The price of natural gas (short term delivery) changed direction and rallied last week. The recent rise may have been due to the recent EIA storage report. Will natural gas prices continue to rally? Let's examine the recent developments in the natural gas market.
During last week, the future price of Henry Hub (short term delivery) rose by 1.22%. Moreover, United States Natural Gas (UNG) also increased by 1.6%. As of last week, the Henry Hub prices were nearly $0.36 per million BTUs above the price for the same week in 2012. The recent rise in the price of natural gas may have contributed to the recent rally of major natural gas and oil producers' stocks such Exxon Mobil Corporation (XOM): During last week, shares of Exxon rose by 0.7%. If natural gas will continue to rise it could raise the expected revenues of Exxon and thus positively affect the stock price.
The chart below shows the developments in the price of natural gas between November and January. As seen, natural gas prices changed direction and increased in the past couple of days.
According to the recent EIA weekly report, the underground natural gas storage tumbled down by 201 Bcf and reached 3,316 Bcf. This recent extraction was the largest for the season so far. In comparison, the storage declined by 95 Bcf during the same week last year, and by 143 Bcf for the average five years. The current storage for all lower 48 states is 10.7% above the 5-year average but 2.6% below last year's storage. Moreover, the table below presents the changes in storage from November to January (for ten weeks) in the past five years. As seen, the average extraction in 2012/3 is higher than the average extraction in 2011/2 but remains below the extraction in the preceding years.
From the demand side, during last week, the average U.S NG consumption declined by 8.1% but was still 8.2% higher than the same week last year. The residential/commercial sector led the fall with a 12.8% drop (week over week) but was also 14.4% higher than last year. Moreover, the power sector's NG demand also decreased by 3.4% (week over week). Finally, the industrial sector's demand decreased by nearly 1.4% (W-o-W). As a result, the total demand for NG declined by 8.1% compared to last week. Finally, the total demand was still 8% below the demand during the same week last year. This means, even though the demand for natural gas declined last week it remained relatively high to last year.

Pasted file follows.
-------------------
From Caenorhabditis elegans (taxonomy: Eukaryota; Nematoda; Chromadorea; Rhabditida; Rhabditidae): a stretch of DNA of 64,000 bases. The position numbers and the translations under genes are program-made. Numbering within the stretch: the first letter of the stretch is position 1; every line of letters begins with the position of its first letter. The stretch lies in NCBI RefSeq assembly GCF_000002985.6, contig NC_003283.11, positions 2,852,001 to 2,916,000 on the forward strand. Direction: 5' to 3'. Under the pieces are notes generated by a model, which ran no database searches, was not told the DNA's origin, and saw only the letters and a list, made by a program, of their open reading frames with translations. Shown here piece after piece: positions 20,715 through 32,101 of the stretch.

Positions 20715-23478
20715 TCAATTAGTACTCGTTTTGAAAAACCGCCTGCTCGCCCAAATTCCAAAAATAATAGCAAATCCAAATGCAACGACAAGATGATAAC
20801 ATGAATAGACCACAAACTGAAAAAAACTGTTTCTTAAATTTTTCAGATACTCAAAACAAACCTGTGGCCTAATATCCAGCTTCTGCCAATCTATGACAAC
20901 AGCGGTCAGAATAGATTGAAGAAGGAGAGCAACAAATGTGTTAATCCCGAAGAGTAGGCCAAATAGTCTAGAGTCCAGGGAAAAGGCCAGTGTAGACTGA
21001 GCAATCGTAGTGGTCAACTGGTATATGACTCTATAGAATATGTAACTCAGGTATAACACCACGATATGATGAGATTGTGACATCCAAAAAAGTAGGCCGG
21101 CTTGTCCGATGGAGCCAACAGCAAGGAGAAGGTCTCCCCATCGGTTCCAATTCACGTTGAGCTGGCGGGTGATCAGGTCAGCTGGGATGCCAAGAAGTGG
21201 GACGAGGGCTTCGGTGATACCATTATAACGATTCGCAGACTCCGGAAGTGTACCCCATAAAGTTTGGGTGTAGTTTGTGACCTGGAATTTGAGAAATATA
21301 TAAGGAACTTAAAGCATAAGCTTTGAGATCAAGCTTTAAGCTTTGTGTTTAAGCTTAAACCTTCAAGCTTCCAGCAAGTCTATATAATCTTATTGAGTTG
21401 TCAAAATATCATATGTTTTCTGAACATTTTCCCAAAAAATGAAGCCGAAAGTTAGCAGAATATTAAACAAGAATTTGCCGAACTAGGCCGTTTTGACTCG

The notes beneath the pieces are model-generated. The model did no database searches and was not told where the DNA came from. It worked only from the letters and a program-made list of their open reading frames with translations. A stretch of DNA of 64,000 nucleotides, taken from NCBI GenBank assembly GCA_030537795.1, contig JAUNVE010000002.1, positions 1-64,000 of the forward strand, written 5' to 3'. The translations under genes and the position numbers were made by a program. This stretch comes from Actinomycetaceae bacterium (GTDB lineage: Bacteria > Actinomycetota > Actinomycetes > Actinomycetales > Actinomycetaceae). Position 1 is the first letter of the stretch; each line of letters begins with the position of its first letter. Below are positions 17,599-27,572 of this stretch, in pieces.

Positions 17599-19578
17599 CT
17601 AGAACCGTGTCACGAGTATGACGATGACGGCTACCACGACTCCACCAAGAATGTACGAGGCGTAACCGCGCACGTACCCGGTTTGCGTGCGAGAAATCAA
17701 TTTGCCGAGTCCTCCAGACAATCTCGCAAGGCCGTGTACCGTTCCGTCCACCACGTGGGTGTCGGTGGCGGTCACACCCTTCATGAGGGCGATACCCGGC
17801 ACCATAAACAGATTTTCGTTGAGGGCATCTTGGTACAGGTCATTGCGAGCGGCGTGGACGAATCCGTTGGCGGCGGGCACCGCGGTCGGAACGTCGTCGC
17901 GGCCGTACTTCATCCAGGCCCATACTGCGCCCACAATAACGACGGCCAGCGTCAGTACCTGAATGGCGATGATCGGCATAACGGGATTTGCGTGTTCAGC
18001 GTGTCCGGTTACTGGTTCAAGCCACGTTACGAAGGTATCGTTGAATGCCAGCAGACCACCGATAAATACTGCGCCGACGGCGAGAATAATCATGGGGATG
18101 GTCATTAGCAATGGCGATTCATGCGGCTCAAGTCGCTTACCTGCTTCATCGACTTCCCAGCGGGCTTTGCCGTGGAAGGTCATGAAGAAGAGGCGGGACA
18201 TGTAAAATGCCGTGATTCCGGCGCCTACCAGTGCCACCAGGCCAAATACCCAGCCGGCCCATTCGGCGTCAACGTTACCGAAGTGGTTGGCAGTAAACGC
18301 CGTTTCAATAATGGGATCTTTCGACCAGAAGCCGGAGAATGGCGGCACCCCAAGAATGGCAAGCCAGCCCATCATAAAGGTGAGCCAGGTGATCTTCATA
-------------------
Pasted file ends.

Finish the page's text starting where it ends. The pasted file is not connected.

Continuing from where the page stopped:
From the Supply side, the gross natural gas production declined by 0.4% during last week; it was also 1.1% below the production in 2012. Conversely, imports from Canada rose by 1.1% (week-over-week); the imports were also 2.1% higher than the same week last year. The total U.S natural gas supply inched down on a weekly scale by 0.22%. Therefore, the NG supply slightly contracted last week. According to a recent report, the natural gas rotary rig count edged down by 5 and reached 434 rigs, according to Baker Hughes. The rig count is nearly 45% lower than the same week in 2012. Despite these figures, the latest EIA outlook for January state the natural gas production will continue to rise through 2014.
So during last week, the natural gas supply slightly contracted, and the demand sharply fell. Compared to last year, however, the demand is still high while the supply is only slightly below last year's level. Thus, the natural gas market has slightly loosen compared to last week but tightened compared to the same time last year.
Cold Weather Doesn't Push the Demand for Natural Gas
During last week, the U.S temperatures (on a national level) were 2.4 degrees cooler than the 30-year normal temperature and 9.1 degrees cooler than the same week in 2012. In the days to come, the temperatures are expected to remain low in the Midwest and Northeast. Moreover, the temperatures are expected to remain lower than normal in the East Coast in the next couple of weeks, and the precipitation is expected to be above normal in the Northeast. On the other hand, on a national level the heating degrees this week are projected to be lower than normal and last year. This means even though the temperatures are lower than normal, the consumption for natural gas isn't higher than in previous years.
Based on the current three month outlook, the temperatures in the Midwest will remain above normal, but it's still unclear how it will turn out in the East Coast.
So what's next for natural gas?
The natural gas storage declined last week by a faster than normal rate. The temperatures are still low for the season but this didn't pull up the demand for natural gas. Moreover, the natural gas market has loosened last week. This could mean the price of natural gas will remain higher than last year's price but will remain low for the season compared to the five year average. The storage report might contribute to the upward trend in natural gas prices during the week, but my guess, based on the above, is that natural gas prices will remain below the $3.5 mark. In such a case, oil companies such as Exxon will be adversely affected by this trend.
For further reading see "Will Natural Gas Remain Low in 2013?"